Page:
Photo

Post has attachment
Let’s Remember Them

They are our fathers, brothers, mothers and sisters, neighbours … heroes.

Canada’s Veterans. Their courage, service and sacrifice will never be forgotten.

On November 11, let’s remember them.

Photo

Post has attachment
IIAC Congratulates Lori Pinkowski on Being Named the
2016 IIAC Top Under 40 Award Recipient

Toronto, ON, October 27, 2016 – The Investment Industry Association of Canada (IIAC) is pleased to announce that Lori Pinkowski, Senior Portfolio Manager and Senior Vice President, Private Client Group at Raymond James Ltd., has been named the 2016 recipient of the IIAC Top Under 40 Award.

The IIAC Top Under 40 Award recognizes and celebrates the new generation of highly motivated and talented young professionals whose drive, dedication, qualities and accomplishments have brought distinction to the investment/financial industry.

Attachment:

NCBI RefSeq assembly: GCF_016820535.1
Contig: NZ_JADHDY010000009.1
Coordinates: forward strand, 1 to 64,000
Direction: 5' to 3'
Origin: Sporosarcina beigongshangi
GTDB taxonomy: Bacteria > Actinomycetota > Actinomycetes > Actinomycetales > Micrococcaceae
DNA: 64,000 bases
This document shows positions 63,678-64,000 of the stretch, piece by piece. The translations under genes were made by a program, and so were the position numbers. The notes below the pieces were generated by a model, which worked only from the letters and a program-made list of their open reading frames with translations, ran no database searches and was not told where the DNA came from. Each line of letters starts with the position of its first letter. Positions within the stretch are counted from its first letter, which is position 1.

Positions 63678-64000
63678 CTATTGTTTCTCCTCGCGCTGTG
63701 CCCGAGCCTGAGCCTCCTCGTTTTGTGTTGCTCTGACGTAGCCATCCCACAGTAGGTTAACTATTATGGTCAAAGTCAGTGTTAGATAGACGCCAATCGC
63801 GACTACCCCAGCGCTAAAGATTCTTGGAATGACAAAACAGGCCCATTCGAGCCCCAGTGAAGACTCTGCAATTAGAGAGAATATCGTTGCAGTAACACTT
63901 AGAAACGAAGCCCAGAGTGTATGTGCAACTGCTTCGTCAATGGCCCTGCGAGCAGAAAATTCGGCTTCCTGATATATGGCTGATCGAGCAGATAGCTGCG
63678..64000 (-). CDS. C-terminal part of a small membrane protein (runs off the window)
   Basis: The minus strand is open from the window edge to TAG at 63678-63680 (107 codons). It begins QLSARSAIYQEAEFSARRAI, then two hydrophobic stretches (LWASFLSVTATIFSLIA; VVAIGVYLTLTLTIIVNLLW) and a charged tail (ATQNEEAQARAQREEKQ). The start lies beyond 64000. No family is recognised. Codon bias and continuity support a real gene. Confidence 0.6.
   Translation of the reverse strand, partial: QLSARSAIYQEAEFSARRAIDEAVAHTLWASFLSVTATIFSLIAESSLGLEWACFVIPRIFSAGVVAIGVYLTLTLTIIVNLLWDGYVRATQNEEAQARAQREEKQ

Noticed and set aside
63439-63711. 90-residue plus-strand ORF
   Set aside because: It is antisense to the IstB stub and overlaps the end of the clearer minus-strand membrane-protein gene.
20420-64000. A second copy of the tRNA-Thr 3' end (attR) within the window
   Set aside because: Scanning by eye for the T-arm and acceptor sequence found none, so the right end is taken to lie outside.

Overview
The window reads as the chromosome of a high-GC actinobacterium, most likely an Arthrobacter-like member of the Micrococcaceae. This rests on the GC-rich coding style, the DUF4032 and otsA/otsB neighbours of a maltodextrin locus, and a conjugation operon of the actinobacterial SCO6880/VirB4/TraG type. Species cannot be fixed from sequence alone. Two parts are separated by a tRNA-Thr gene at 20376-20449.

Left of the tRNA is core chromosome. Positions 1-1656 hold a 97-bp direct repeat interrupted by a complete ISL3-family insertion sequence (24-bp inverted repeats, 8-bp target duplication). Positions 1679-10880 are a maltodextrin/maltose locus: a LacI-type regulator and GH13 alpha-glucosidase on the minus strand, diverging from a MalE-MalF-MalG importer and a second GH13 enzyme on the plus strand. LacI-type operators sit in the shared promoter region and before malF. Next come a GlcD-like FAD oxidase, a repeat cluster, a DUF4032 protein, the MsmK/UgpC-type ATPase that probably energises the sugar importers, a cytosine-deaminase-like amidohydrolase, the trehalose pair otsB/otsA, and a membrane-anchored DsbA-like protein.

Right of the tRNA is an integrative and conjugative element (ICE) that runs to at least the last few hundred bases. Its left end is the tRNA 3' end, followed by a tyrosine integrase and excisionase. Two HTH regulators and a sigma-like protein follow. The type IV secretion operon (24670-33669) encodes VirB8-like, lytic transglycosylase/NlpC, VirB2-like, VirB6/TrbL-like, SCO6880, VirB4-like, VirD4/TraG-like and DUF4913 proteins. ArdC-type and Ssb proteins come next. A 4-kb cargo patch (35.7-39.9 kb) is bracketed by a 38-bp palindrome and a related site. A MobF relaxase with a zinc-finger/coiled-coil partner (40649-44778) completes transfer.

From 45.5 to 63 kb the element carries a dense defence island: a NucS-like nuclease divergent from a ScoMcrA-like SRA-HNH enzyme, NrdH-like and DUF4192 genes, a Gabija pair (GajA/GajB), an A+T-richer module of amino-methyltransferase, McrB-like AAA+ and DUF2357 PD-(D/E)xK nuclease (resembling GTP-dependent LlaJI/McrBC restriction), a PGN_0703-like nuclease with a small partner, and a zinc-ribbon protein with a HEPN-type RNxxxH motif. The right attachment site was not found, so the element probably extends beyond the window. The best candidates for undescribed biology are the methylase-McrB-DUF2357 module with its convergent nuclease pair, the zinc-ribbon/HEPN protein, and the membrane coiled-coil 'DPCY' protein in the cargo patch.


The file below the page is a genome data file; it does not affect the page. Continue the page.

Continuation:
"I've been fortunate enough to have many milestones in my career since becoming a licensed Financial Advisor at the age of 21. I've had the privilege to work in the financial industry for over 16 years and as the IIAC Top Under 40 Award recipient, this is a huge testament to my accomplishments, and a reminder that the best is yet to come,” Pinkowski said.

Based in Vancouver, Ms. Pinkowski was among 33 outstanding Nominees from across Canada reflecting the talent, diversity and commitment to social responsibility in the industry.

“The accomplishments and ambition of this year’s Award recipient and nominees are most impressive. These individuals have the future of Canada’s investment industry in their hands. Indeed, the calibre of past recipients and nominees for the IIAC Top Under 40 Award portends a bright future for the securities industry,” said Ian Russell, IIAC President and CEO.
Photo

Post has attachment
The Cost-Benefit Thinking of Securities Regulators Needs to be More Transparent